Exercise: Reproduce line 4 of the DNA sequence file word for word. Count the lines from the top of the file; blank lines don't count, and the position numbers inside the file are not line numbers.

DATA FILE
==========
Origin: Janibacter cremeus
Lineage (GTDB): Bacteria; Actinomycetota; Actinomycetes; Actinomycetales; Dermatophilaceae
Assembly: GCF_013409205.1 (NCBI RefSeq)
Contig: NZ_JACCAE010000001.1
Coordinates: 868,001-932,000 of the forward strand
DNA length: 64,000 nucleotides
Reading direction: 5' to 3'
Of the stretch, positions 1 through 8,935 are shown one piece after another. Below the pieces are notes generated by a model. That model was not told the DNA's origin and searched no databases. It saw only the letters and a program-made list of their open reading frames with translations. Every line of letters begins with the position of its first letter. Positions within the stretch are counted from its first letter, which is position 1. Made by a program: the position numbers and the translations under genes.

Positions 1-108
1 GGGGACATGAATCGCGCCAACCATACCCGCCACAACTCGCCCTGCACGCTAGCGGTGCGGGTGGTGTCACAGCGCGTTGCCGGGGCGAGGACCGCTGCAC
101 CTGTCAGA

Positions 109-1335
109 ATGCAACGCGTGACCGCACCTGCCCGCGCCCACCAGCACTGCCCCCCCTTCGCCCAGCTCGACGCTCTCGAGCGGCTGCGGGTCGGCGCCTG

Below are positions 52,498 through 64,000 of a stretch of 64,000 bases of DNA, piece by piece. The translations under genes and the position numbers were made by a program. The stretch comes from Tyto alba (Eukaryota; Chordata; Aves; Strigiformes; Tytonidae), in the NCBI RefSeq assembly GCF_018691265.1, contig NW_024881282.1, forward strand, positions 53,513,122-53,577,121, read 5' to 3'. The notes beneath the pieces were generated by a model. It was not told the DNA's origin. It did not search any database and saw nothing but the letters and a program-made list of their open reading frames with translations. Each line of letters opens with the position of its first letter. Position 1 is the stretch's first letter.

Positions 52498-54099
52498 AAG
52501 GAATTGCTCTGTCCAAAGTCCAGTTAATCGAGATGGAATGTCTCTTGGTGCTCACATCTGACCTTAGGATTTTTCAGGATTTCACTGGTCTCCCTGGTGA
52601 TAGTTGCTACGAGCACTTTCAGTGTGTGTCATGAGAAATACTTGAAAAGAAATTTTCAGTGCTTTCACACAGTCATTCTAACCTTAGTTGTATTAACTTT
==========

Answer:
Contig: NZ_JACCAE010000001.1